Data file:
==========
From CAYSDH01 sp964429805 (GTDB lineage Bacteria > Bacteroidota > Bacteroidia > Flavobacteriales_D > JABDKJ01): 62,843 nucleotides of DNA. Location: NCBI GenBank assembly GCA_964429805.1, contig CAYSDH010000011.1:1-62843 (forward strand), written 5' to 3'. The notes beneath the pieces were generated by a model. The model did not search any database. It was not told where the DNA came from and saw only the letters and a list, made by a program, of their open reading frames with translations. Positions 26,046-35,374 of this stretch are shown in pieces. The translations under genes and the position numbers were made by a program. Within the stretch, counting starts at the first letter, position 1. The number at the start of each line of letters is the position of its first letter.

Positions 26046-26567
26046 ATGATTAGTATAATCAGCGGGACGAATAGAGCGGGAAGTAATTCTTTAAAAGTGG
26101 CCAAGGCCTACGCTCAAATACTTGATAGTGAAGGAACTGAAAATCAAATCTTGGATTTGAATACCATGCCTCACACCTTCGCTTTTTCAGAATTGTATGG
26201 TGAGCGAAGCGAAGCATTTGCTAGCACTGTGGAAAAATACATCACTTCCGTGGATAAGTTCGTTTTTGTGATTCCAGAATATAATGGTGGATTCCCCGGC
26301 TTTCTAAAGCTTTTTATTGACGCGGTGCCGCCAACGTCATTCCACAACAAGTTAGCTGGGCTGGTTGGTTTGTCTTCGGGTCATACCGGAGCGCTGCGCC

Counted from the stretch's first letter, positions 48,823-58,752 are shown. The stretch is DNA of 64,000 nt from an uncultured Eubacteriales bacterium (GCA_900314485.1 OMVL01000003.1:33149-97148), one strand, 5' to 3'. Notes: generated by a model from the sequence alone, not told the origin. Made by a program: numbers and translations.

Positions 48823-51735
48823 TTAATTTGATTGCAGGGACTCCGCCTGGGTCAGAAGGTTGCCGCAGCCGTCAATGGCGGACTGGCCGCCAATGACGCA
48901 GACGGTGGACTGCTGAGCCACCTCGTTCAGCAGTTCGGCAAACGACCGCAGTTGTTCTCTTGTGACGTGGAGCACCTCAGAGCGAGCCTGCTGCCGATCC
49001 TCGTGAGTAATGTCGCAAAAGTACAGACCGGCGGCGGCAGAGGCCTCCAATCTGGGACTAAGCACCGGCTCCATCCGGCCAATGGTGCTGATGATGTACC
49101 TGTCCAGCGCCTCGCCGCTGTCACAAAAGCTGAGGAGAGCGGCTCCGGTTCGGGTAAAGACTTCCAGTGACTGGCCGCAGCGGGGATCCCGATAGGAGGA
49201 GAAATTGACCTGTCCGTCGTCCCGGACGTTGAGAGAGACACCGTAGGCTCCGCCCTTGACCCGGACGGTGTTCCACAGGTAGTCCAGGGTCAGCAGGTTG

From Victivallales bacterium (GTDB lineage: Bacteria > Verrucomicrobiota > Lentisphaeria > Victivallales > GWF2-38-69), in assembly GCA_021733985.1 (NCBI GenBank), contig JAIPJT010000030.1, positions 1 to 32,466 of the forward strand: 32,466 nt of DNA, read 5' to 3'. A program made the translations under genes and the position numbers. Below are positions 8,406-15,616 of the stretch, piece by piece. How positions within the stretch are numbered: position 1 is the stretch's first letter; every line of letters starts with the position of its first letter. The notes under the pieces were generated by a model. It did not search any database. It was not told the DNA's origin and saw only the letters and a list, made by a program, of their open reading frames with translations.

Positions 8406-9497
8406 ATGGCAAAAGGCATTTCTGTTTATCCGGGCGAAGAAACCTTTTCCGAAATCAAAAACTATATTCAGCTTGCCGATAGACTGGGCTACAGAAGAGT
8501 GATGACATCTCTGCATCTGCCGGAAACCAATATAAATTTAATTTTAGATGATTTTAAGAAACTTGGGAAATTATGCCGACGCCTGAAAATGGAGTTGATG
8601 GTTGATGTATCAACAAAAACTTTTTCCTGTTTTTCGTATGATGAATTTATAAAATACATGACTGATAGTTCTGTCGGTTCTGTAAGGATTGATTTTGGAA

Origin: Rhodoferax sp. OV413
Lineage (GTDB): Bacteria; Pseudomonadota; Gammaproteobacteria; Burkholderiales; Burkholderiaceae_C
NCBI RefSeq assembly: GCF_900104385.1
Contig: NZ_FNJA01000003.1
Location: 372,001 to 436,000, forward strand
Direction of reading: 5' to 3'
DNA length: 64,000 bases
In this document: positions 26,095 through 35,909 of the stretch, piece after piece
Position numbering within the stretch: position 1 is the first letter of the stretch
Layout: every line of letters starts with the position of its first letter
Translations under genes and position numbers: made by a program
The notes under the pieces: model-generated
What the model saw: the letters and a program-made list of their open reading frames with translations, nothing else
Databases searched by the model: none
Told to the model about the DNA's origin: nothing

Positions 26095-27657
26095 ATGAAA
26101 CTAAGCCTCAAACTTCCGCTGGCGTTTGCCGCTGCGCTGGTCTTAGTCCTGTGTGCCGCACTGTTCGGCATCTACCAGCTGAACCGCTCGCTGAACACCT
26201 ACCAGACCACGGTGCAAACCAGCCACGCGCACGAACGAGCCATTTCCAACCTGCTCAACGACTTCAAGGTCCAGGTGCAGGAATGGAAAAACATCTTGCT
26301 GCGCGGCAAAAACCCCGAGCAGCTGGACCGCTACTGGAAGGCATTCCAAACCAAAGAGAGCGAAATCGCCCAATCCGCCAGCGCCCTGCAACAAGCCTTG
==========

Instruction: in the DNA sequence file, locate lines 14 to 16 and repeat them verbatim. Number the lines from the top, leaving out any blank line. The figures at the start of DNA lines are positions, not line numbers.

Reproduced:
From Victivallales bacterium (GTDB lineage: Bacteria > Verrucomicrobiota > Lentisphaeria > Victivallales > GWF2-38-69), in assembly GCA_021733985.1 (NCBI GenBank), contig JAIPJT010000030.1, positions 1 to 32,466 of the forward strand: 32,466 nt of DNA, read 5' to 3'. A program made the translations under genes and the position numbers. Below are positions 8,406-15,616 of the stretch, piece by piece. How positions within the stretch are numbered: position 1 is the stretch's first letter; every line of letters starts with the position of its first letter. The notes under the pieces were generated by a model. It did not search any database. It was not told the DNA's origin and saw only the letters and a list, made by a program, of their open reading frames with translations.

Positions 8406-9497
8406 ATGGCAAAAGGCATTTCTGTTTATCCGGGCGAAGAAACCTTTTCCGAAATCAAAAACTATATTCAGCTTGCCGATAGACTGGGCTACAGAAGAGT